Craig Niven, managing director, cash equity execution at Societe Generale Prime Services explores how a five‑month study allowed the organisation to develop a market impact model using historical data, and why it is key for clients in the long term to build a model that is suitable for them rather than relying on a generic model
Ten months into the revised Markets in Financial Instruments Directive (Mifid II) and buy-side firms are still coming to terms with the greater accountability assigned to proving best execution. The new rules have wrought a new world order, including large, conditional and periodic auctions, and the systematic internaliser regime. As a result, transaction cost analysis has become an even more important tool to navigate this increasingly complex landscape.
The traditional role of pre-trade, on the other hand, was to provide portfolio managers with estimates of trade costs and market impact based on extensive historical trade information for a particular security. It enabled traders to assess the core attributes of orders – such as spread, volatility and volume consumption – and forecast the market impact of using any broker and algo combination to determine the optimal place to send orders. While that remains the case, pre-trade analysis has come into much sharper focus against the current backdrop of regulation, dynamic algorithms, fragmentation and smart-order routing. Traders want a more granular view – down to an individual order – and to match against different venues to see where it is most effective.
This involves looking at trending information in real time to adjust orders accordingly throughout the transaction lifecycle. Advances in artificial intelligence (AI) and machine learning are making these tasks easier as firms can now scrutinise copious amounts of data faster and more efficiently.
According to research by Societe Generale, the veracity of any good model depends on several variables, especially as trading costs can vary across trade type and size, stock characteristics, and global markets and exchanges. However, as with many things, it is not the quantity but the quality and relevance of the data being plugged into the model that is the most important ingredient: big data does not always equate to smart data.
While there are many well-established datasets from exchanges, venues and transaction reports, Mifid II has created alternative trading venues such as systematic internalisers where it has been difficult to discern what proportion of activity is addressable and capable of being interacted against. This is because many brokers have used the systematic internaliser regime to report technical or over-the-counter trades.
To address some of these issues, Societe Generale embarked on a five-month study to develop a market impact model using its own historical data. The objective was to offer an intuitive and comprehensive methodology to measure trading costs versus arrival price. The latter is designed to achieve or outperform the bid/ask midpoint price at the time the order is submitted. It considers the user-assigned level of market risk that identifies the pace of execution as well as the user-defined target percentage of volume.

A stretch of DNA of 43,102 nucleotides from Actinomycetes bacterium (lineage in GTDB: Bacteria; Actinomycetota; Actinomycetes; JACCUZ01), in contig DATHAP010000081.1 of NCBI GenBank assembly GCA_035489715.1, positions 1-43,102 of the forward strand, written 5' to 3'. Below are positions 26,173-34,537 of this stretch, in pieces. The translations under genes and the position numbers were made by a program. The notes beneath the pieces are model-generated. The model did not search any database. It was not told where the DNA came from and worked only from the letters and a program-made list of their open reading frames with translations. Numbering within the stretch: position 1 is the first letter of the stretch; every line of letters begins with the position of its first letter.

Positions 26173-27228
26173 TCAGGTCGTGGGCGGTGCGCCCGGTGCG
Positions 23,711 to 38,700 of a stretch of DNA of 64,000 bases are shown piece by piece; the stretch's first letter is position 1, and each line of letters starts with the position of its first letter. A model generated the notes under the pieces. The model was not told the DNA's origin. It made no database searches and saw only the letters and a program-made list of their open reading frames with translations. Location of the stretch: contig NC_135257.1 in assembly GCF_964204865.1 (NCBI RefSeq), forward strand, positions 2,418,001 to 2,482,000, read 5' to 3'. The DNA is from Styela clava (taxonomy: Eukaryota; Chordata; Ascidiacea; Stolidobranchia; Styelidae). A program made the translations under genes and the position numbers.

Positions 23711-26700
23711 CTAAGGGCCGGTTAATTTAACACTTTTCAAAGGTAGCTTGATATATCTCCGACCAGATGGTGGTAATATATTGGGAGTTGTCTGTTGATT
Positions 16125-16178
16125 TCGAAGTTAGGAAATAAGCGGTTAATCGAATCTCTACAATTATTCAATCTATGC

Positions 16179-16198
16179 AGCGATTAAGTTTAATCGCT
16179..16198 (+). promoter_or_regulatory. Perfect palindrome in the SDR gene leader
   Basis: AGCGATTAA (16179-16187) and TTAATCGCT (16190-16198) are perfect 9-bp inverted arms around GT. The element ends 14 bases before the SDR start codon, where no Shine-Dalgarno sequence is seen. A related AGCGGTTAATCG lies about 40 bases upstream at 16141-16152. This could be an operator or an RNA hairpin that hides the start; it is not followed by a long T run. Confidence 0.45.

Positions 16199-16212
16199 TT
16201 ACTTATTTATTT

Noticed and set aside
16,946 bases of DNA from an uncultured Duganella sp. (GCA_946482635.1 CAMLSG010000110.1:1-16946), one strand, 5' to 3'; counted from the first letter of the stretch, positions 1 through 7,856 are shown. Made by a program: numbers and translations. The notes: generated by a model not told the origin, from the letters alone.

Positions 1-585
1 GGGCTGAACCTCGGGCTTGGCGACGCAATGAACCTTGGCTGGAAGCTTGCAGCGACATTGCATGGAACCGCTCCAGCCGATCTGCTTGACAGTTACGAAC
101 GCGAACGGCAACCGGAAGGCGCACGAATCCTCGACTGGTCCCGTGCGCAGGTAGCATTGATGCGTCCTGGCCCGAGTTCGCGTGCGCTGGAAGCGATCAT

The study defined market impact as shortfall minus alpha period loss. Market impact related to the liquidity displayed in the market since the beginning of the order, while alpha period loss was tied to the volatility of the instrument and fundamental events impacting the instrument pricing and the execution duration. The initial sample was 190,000 client orders, but after filters were applied it was whittled down to around half – 93,700 – of the most relevant orders according to the size, strategy, limit/price and volume cap. Implementation shortfall was chosen as a benchmark because it is one of the most challenging.
For the post-trade section, the model market impact employed two standard factors: participation rate – which measures the market share of the participant during their trading period – and trading duration. Where duration was expressed roughly in days, it was normalised by the instrument’s specific 60-day volatility in per cent. This allowed sample orders on instruments with different volatility profiles but trading on similar periods to be considered.
The simple measure of spread that is the main determinant of liquidity was used and divided into three bands – a small, very liquid spread below 6 basis points, a medium, moderately liquid spread between 6bp and 11bp, and a large, illiquid spread greater than 11bp. The study found the cost could be fairly accurately predicted with a bid offer of less than 11–12bp, but anything with around a 25bp spread would require a different model.
After validating the post-trade explanatory factors of participation rate and normalised duration, the goal was to develop pre-trade estimators of these factors that minimised the standard deviation. Achieving this allowed post-trade factors to simply be replaced by their respective pre-trade estimates. The list of strategies used in the modelling was limited to benchmarks such as volume-weighted average price, relative value and volume. To achieve this, it had to be ensured that participation rate and end time (duration) could be accurately estimated. These estimators were based on stock-specific volume curves, the specific market configuration (trading hours) and order parameters (open/close included, volume cap and start/end time).